Operations

Use Testimonials to Fill Bus Tour Seats

Jim Luff
Posted on September 5, 2019

Photos, videos, and written testimonials will help sell your service.

Photos, videos, and written testimonials will help sell your service.

You’ve created the ultimate wine tasting day, sports event, or concert trip that includes a single price at a great value. You can sing all the praises you want about your great service, buses, professional training, image, and company name, but the best comments come from clients you have served.

Why Testimonials?

The more prominent a person, the more a testimony can sway potential customers. When others share their personal experiences about being on a Kentucky Bourbon tour, it creates a level of credibility you can’t project on your own. Seize opportunities from those who compliment your service to your driver or bus host. Ask them if they would mind if you quoted their comments in future marketing materials. Most people will gladly do it. You should also snap a photo of the person. Photos add even more credibility to testimonials.

Written Testimonials

Wine tours are one event to grab photos of.

Wine tours are one event to grab photos of.

Once you receive permission to use someone’s quote, make sure you write it down exactly as they delivered it. Never add any comments. Always use quotation marks in printed material so readers know you are quoting a person. Always end the quote with a name. In some cases, you might want to include a title and company name. If you perform service for corporate retreats or outings, such quotes can help land future corporate work within your service area. If a person says so much you can’t write it all down, ask them to email you their thoughts. You can always paraphrase their words. Again, never add words to someone else’s testimonial. You can choose certain sentences that have the most impact and accurately describe the tour you are trying to sell.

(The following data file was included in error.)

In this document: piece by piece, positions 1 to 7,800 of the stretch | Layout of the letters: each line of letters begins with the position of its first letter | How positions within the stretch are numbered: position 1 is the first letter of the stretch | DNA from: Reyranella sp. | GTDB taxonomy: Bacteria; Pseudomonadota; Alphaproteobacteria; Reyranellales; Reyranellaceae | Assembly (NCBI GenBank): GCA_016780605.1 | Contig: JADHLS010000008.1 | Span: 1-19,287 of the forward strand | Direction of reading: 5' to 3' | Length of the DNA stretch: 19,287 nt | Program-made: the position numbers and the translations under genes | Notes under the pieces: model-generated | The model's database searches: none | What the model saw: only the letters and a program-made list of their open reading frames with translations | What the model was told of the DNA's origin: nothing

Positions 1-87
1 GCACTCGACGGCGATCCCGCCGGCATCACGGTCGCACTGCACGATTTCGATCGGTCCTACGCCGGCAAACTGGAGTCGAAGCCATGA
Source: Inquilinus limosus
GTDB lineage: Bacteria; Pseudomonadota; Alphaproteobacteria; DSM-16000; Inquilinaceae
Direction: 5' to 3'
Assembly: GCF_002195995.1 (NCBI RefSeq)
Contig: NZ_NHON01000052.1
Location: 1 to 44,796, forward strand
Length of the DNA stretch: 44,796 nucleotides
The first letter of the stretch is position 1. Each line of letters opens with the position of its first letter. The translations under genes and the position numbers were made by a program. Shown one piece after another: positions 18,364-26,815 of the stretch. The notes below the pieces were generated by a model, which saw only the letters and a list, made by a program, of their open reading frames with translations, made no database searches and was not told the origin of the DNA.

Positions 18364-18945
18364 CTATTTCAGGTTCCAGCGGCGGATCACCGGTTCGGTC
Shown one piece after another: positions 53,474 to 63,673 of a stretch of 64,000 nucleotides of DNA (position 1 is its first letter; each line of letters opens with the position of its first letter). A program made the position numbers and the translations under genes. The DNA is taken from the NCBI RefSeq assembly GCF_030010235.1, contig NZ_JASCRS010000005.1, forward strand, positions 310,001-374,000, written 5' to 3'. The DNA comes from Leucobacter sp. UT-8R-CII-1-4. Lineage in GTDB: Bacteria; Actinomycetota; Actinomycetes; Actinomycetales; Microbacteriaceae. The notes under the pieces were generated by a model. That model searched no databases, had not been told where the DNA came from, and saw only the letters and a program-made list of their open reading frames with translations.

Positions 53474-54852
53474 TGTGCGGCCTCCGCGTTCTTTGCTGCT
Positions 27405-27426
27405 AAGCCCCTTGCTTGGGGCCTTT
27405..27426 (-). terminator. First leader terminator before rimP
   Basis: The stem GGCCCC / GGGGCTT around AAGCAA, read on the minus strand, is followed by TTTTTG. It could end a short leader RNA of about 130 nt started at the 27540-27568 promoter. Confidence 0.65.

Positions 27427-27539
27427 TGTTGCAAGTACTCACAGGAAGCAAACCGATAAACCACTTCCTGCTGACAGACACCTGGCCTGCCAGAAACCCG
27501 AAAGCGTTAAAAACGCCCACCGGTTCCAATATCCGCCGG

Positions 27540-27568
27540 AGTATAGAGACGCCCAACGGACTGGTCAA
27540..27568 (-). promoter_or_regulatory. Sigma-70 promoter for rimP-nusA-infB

Photo Testimonials

Photos of people having a great time will make others catch FOMO.

Photos of people having a great time will make others catch FOMO.

As mentioned, adding a photo to a written testimonial can add credibility and create a visual image that triggers the reader’s imagination. If you have scheduled a wine tour that includes a winery serving ribs to your passengers during the wine tasting, you can use a photo to illustrate this as shown in our example photo. If you add a written quote from a passenger such as, “The ribs were fantastic, the wine was awesome, and I can’t wait to go again,” the photo really conveys the package for you and reinforces that your wine tours are fun and provide great value. Use photos to tell your story with or without words.

Video Testimonials

Food is always a big draw.

Food is always a big draw.

A video testimonial provides a whole new level of interest. Videos have become all the rage on social media. People love to watch videos and it takes significantly less time to watch a video than to read a document. The quality of cell phone videos today is good enough for you to shoot them on your own. Ask your drivers to make testimonial videos at a tour destination such as a winery, distillery, sporting event, or other venue. Look for the person who is having the best time and ask if they would be willing to share a 30-second testimonial for marketing purposes. Never go beyond 60-seconds as people will lose interest before the video ends. Always tell your video subject how you plan to begin the video and what questions you will ask before you start. This allows them time to create a statement free from pauses while they collect their thoughts. See our spot-tips sidebar on recording a testimonial.

Recording Video Testimonials

  • Eliminate any excessive background noise.
  • Let your subject preview questions you will be asking.
  • Tell the interviewee you will ask the question and then press the record button.
  • Begin the testimonial by saying, “Tell us about the trip you’re on today and your experience,” and then start recording.
  • Tell them you only need 30 seconds, but let them talk for 60 if needed.
  • Have the person face straight into the camera at eye level.

Photo Approvals

  • Always make sure you get permission before using someone’s photo.
  • Obtain the names of each person in your photo and caption the photos.

Asking For The Testimonial

  • Ask a potential client if they would consider giving you a testimonial for marketing purposes.
  • Let them know it may appear on social media, your website, printed ads and brochures, etc.
  • Always obtain their name and contact information.

Great Ideas provides a broad range of information focused on new ideas and approaches in management, human resources, customer service, marketing, networking and technology. Have something to share or would like covered? Contact LCT contributing editor and California operator Jim Luff at [email protected]

Related Topics: marketing/sales, online reviews, operations, Sales & Marketing, selling techniques, smartphones, video

Jim Luff Contributing Editor
Comments ( 1 )
  • john michael

     | about 8 days ago

    Great story. Luff is a rock star with words!

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